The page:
1. Well said, Bryan.
      Similarly, a more tempered way of getting across what David and Geoff seem to intend in describing the emerging church as having “settled into another version of mainline Christianity” might be to say the emerging church has drifted toward progressive (liberal?) theology more akin to mainline protestantism than its post-evangelical origins. I, personally, would have much less issue with such framing.

      Still, the biggest problem in all this, for me, is the refusal to allow theological space for those who may have come to more progressive/liberal beliefs and understandings outside of mainline traditions, and who have no interest in certain other aspects of said traditions, to be their own group. Saying emerging has become a new form of mainline is roughly equivalent to saying the label of emergent/emerging is now meaningless because it’s really just mainline theology rebranded. Which is certainly how it’s sometimes portrayed, with inaccurately broad strokes in my opinion.

      So basically, it’s not the labeling or making distinctions that’s a problem, David, because as you have said it’s important to be able to do so for discourse to progress. The problem lies with using a label that has the potential to offend (especially to those actively trying to define themselves as something other than the label) and in its particular use is vague to the point of meaninglessness, other than to associate emerging with the undesirable “other” of mainline.

  10. I am on record as saying that labels belong on jam jars and not on people. To be clear what I meant was pejorative labelling: ‘parsing’ employed to damn by assocation and a shortcut to genuine communication. In most ways I see pejorative labelling in terms of the use of language in argumentation. In that sense the restoration of proper communication is an aspect of peacemaking.

  11. The way I would articulate the issue is that Emergent had some really interesting and fresh theological dialogue in the early years. But when it started landing in the ministry realm it looked and felt like liberal Protestantism to me. It has to be ok for someone to say “this is what it felt like to me. This is how I have defined it for myself.” Students I teach often get distracted by small things in the introduction to books. I’m never impressed by that. So you disagree with the intro. Read the whole book and choose what is substantive to engage with first. Tony, you missed a chance to gain some big boy cred by ignoring what Fitch may have implied about you. I wish he had simply apologized that it offended you. That’s disappointing. But I too started having trouble finding enough substance in the last few Emergent trends on which to conduct my actual ministry. I decided this was more useful to people in grad school or very unique ministry settings. And I couldn’t get my head around what the center of authority was for Emergent. Seemed to not be the Bible, not tradition, not evangelical theology, but a certain sensibility about LGBT issues and peacemaking with Islam, and a highly selective eclectic theology. I started to not recognize Jesus or see a need for the church as gathered worshipping community. I didn’t see much positive on preaching, the sacraments, or evangelism (since about 2003). Perhaps this was my shortcoming or that I was missing pieces. But since about 2009 I felt unwelcome and uncomfortable with Emergent. I still think McLaren is a Christ-like example in attitude. I love a Generous Orthodoxy and A New Kind of Christian. But a new kind of Christianity seemed, to me, an awkward leap into liberal stuff. I still don’t get Tony’s atonement book. It’s not comprehensive enough to replace historic atonement theories. But it could join them as helpful. But it seemed Tony had to reject them all in a very old school argumentative way. I think i saw some labels in there, too. Again, my perspective.I certainly didn’t agree with the neo-Reformed overreaction. So I kind of found a home in Fitch’s intro. Guys like me probably don’t post here much so I just wanted to check in and explain how Fitch was more practical and accessible to me, even though I liked the early Emergent conversation. He does have an audience not just of overly biased people. Unless you’re gonna say that’s what I am and that’s fine, too. Thanks for starting the conversation a long time ago..,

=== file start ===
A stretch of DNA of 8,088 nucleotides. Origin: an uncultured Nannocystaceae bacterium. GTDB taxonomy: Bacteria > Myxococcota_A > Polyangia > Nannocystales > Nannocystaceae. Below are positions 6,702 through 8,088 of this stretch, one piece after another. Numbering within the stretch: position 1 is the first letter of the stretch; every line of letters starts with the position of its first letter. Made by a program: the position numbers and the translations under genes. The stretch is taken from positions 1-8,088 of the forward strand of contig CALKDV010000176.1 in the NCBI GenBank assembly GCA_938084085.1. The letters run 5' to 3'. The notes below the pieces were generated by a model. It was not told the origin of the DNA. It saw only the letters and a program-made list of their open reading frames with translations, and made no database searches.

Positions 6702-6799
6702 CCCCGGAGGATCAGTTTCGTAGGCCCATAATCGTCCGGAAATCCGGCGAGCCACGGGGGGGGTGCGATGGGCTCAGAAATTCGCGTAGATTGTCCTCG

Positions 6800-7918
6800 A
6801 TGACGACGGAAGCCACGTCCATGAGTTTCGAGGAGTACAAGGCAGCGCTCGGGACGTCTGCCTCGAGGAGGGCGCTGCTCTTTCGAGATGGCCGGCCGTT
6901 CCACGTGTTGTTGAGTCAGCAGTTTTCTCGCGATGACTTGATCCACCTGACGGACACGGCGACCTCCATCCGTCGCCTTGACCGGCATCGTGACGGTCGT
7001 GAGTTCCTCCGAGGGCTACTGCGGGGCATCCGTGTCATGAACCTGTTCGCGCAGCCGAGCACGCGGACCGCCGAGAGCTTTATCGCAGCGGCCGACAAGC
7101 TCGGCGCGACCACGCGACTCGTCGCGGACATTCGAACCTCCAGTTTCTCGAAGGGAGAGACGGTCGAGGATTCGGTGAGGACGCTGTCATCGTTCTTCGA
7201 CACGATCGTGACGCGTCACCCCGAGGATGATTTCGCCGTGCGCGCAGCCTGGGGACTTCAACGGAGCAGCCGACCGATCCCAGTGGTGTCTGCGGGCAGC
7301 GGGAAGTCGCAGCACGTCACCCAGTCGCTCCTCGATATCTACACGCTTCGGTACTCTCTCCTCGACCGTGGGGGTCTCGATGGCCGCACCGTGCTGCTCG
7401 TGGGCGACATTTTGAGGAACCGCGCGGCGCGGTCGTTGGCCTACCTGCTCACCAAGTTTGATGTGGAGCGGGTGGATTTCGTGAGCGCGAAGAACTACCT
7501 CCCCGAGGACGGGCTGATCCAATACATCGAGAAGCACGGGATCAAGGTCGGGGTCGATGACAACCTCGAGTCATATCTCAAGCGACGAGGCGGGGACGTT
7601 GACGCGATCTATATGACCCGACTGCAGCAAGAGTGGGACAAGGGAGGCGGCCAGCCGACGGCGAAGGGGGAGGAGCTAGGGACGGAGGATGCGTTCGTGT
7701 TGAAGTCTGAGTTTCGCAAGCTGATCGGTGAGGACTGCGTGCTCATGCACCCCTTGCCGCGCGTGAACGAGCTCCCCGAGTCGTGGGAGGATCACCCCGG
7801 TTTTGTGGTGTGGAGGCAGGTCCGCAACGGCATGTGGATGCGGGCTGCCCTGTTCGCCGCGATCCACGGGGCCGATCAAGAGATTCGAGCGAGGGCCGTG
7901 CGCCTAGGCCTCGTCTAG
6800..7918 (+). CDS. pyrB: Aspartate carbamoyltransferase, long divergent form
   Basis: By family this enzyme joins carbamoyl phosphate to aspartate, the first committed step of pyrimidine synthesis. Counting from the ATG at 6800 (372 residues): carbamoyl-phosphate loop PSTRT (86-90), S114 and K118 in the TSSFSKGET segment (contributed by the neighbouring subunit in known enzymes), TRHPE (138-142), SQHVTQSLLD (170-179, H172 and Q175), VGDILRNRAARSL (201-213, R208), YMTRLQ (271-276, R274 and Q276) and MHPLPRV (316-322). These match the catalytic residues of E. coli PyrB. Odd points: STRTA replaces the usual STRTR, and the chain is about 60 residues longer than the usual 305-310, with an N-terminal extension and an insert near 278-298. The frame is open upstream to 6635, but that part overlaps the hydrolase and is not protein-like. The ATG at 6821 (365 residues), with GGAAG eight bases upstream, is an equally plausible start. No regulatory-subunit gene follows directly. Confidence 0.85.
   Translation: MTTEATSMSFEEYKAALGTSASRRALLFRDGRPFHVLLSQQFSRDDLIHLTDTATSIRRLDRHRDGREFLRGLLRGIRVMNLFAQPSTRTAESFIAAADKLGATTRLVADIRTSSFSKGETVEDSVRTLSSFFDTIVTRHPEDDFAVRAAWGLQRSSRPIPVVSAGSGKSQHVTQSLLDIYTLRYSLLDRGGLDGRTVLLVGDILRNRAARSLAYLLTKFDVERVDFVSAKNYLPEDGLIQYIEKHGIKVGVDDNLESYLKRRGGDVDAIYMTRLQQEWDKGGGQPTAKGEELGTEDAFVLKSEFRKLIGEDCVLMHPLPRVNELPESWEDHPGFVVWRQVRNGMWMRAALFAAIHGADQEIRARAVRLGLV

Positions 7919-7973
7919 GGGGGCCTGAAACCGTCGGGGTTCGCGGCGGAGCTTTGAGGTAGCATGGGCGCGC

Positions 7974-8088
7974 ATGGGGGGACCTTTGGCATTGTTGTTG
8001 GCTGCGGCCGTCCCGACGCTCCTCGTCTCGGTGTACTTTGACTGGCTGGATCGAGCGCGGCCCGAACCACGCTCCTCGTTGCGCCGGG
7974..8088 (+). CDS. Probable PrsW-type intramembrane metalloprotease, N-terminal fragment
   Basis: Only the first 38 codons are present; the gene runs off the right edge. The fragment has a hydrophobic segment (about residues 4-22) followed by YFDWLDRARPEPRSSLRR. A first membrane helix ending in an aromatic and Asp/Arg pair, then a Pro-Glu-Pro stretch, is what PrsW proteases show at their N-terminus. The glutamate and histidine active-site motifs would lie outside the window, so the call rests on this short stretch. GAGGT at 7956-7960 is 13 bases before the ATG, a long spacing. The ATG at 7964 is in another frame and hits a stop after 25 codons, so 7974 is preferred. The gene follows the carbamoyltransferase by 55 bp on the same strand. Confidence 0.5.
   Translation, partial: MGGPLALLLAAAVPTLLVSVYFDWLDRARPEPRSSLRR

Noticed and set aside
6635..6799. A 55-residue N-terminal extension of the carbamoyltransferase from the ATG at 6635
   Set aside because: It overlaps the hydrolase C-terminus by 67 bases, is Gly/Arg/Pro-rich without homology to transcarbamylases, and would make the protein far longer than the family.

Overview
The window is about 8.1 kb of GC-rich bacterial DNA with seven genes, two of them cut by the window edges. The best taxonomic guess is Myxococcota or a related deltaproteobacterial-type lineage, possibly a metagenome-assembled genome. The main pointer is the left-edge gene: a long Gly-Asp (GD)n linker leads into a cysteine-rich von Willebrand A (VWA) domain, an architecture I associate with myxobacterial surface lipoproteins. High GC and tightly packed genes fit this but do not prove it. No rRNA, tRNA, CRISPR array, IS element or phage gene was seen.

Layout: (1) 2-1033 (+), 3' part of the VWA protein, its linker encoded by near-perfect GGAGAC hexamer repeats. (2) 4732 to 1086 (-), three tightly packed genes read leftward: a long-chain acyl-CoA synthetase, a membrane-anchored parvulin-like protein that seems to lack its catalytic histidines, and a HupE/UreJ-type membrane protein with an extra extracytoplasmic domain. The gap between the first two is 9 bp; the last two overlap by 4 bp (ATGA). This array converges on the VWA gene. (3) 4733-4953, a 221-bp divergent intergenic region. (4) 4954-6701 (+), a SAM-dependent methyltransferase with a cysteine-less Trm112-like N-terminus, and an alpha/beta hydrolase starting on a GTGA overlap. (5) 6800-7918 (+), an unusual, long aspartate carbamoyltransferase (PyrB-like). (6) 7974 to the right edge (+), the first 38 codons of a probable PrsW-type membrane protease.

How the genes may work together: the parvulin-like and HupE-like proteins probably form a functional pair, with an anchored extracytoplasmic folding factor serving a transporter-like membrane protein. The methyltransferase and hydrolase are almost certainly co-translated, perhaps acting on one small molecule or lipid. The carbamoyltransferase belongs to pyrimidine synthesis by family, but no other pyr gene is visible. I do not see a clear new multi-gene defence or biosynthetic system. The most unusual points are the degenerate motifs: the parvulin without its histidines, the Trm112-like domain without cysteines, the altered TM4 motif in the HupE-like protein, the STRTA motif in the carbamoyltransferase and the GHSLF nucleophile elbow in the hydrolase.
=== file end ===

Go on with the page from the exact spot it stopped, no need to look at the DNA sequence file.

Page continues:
12. David and Tony,
    Thanks for hashing this out. Thanks for stirring it up again, David – I mean that sincerely. This is a terrific and authentic space. Tony, I live your passion – it’s damn powerful.

    Not many place like this blog site – great posts by great engaging posters. Thanks for keeping it real.

  13. […] Much virtual ink has already been spilled about this particular framing, by Tony Jones and David Fitch, among others, and I won’t go any further into this than to say that as someone who has […]